Prioritising which companies to apply to, much better to send 10 amazing applications than 30 okay ones, how to create an amazing and tailored application etc.

Interview Preparation: Interview Tips For First-Timers

London School of Emerging Technology > LSET Workshops > Career In IT Series Series > Interview Preparation: Interview Tips For First-Timers

Workshop Information

Preparing for a job interview can be nerve-wracking; you want to make a good impression and stand out from the other applicants. An interview is your chance to sell the hiring manager on why you’re the perfect candidate for the job, and it can go either way depending on how well you are prepared. Interviewers like to ask behavioural questions because they help them get a better understanding of what candidates are capable of in real-world scenarios. A behavioural interview essentially tests how a candidate has reacted in past experiences rather than what they might do if faced with a similar situation in the future.

Interview Preparation: Interview Tips For First-Timers

Workshop Has Ended

What is a behavioural interview?

A behavioural interview is a hiring method where an employer asks you specific questions related to past experiences, challenges you’ve overcome, or goals you’ve set to determine how you will react in certain situations on the job. The goal of asking behavioural questions is to find out more about a job candidate’s personality, work style, and ability to get things done by understanding how the person has acted in the past in similar situations. Behavioural interview questions can be challenging because they’re open ended. This means there isn’t a concrete “right answer” like there would be on a standardised test. There isn’t a magic formula for answering these questions. Instead, you’ll want to show the interviewer that you have the skills and abilities to succeed in the job by sharing examples of how you’ve used these skills in the past. Behavioural interview questions can be broken down into categories. For example, an interviewer might ask questions about your work history, education, or communication skills. These are broad categories, though, and the specific questions will vary depending on the interviewer.

Why are behavioural interviews important?

Behavioural interviews are important because they allow employers to get a better idea of how you’ve acted in the past. The hiring manager doesn’t want to know what you’re going to do in the future; they want to know how you’ve reacted in previous situations so they can predict your behaviour in their organisation. The benefit of this is that you don’t have to worry about coming up with a “perfect” answer to a situational question. Instead, you can focus on providing examples from your past that showcase your skills and abilities. This can help you relax and be more confident when answering these types of questions.

How to prepare for a behavioural interview

There are a few different steps you can take to prepare for a behavioural interview. First, make a list of challenges you’ve overcome in your life. This could be something from your past, like overcoming a difficult childhood or a health issue, or it could be something from your current lifestyle, like dealing with a busy schedule or raising children. The goal is to show the interviewer that you have the ability to overcome challenges and be successful in spite of them. Next, make a list of your skill sets and qualities. What are some examples of your work history? What are strengths you possess? What are some examples of your education? Are there any certifications or licenses you’re proud of? What are your communication skills? When you have these lists ready, practice answering the behavioural interview questions with a friend or family member. By going over the types of questions you might be asked, you can get a better idea of how you want to respond to them. This can also help you practice your communication skills, which can be helpful during an interview.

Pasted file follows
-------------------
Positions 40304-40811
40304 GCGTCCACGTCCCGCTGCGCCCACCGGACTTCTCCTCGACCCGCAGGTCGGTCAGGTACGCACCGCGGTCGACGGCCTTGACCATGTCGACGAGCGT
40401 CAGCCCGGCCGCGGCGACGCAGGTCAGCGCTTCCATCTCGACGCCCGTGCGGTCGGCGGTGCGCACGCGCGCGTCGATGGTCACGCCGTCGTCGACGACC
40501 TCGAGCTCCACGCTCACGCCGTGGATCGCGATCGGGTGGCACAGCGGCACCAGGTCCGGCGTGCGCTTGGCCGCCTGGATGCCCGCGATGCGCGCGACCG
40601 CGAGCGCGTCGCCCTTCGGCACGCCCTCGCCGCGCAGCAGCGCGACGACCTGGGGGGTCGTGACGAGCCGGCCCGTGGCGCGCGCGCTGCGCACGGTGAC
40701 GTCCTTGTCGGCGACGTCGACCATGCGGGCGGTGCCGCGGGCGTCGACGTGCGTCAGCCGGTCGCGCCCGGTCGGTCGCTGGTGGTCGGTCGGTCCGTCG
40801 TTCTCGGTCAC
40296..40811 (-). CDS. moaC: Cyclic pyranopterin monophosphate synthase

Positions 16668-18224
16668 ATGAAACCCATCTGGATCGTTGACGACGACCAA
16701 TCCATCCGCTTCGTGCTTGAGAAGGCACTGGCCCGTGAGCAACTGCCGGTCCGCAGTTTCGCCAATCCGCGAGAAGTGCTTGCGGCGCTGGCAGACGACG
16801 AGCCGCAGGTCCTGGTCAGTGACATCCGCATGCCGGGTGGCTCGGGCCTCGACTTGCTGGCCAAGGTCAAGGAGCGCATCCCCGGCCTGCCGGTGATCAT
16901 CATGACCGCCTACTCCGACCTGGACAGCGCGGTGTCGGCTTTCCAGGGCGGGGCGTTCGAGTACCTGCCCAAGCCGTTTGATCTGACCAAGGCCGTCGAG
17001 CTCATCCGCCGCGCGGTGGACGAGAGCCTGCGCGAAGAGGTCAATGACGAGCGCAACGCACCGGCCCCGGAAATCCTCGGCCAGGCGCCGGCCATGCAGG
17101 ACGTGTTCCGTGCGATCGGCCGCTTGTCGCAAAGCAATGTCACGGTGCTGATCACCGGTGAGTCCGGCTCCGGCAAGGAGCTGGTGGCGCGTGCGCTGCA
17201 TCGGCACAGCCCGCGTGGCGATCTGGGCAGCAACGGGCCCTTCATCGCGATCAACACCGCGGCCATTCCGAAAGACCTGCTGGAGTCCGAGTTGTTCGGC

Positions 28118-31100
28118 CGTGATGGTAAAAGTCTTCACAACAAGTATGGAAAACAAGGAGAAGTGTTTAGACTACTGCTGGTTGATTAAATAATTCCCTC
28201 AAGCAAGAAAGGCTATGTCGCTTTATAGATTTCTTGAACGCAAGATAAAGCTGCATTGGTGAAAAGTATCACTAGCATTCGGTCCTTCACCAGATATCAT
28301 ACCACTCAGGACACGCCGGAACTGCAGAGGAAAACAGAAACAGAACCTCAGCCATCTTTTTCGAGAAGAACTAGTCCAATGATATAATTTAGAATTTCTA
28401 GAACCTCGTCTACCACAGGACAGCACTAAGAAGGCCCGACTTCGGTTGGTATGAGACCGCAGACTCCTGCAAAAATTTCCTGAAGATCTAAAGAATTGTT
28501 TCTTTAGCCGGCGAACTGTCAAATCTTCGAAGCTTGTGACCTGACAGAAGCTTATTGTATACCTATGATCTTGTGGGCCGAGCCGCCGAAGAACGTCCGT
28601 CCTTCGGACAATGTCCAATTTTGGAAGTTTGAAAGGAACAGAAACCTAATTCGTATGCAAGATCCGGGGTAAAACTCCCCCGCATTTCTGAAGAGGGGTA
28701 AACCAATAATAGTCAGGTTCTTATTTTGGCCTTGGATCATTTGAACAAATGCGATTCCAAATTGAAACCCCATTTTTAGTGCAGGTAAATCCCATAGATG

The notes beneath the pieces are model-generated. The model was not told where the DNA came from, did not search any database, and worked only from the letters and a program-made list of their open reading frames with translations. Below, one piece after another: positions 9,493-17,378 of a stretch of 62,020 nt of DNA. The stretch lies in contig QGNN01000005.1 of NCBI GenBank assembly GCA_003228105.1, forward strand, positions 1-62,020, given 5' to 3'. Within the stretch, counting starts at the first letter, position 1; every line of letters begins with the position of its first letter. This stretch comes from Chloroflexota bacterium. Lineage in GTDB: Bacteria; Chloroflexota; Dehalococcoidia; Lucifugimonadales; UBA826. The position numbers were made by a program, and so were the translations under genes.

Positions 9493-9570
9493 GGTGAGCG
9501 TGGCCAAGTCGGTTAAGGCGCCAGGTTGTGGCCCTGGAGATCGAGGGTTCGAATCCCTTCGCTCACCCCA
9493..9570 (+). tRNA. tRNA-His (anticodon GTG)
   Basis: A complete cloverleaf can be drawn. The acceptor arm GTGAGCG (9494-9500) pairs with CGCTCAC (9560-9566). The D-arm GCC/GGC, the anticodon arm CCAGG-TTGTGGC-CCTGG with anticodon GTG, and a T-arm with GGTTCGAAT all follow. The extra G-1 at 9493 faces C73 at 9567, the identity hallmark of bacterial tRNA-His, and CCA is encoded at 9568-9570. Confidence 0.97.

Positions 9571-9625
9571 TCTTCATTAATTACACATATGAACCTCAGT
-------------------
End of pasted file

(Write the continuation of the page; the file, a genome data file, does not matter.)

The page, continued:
Tips for answering behavioural questions

  • When answering a behavioural question, start by framing the situation. This can help you collect your thoughts and keep yourself focused. For example, if you’re asked how you would handle a situation where an employee wasn’t meeting their goals, first describe the situation and then explain how you would react.
  • Take some time to think through your answer prior to speaking. This doesn’t mean you have to spend an excessive amount of time on one question. Instead, take a few moments to collect your thoughts and make sure you have a full and comprehensive answer. You don’t want to rush through your response just to get it out.
  • Try to provide specific examples when answering questions. This will help the interviewer better understand how you’ve applied your skills and abilities in the past, which can help you seem more credible and prepared.
  • Remember that the interviewer isn’t trying to trick you or catch you off guard. They truly want to know how you’ve responded to previous situations, so keep that in mind as you’re answering.


A behavioural interview can be challenging because it requires you to think about situations you’ve faced in your past and apply them to the job you’re applying for. The good news is that interviewers want to know how you’ve responded to challenges in the past. Using these questions as an opportunity to share your skills and abilities can help you come across as confident and capable. That said, behavioural interviews can be stressful and challenging. To gain an edge over other candidates, you need to perform thorough research and practice answering common behavioural questions. With the right preparation, you can ensure that you’re presenting yourself as the best candidate for the job.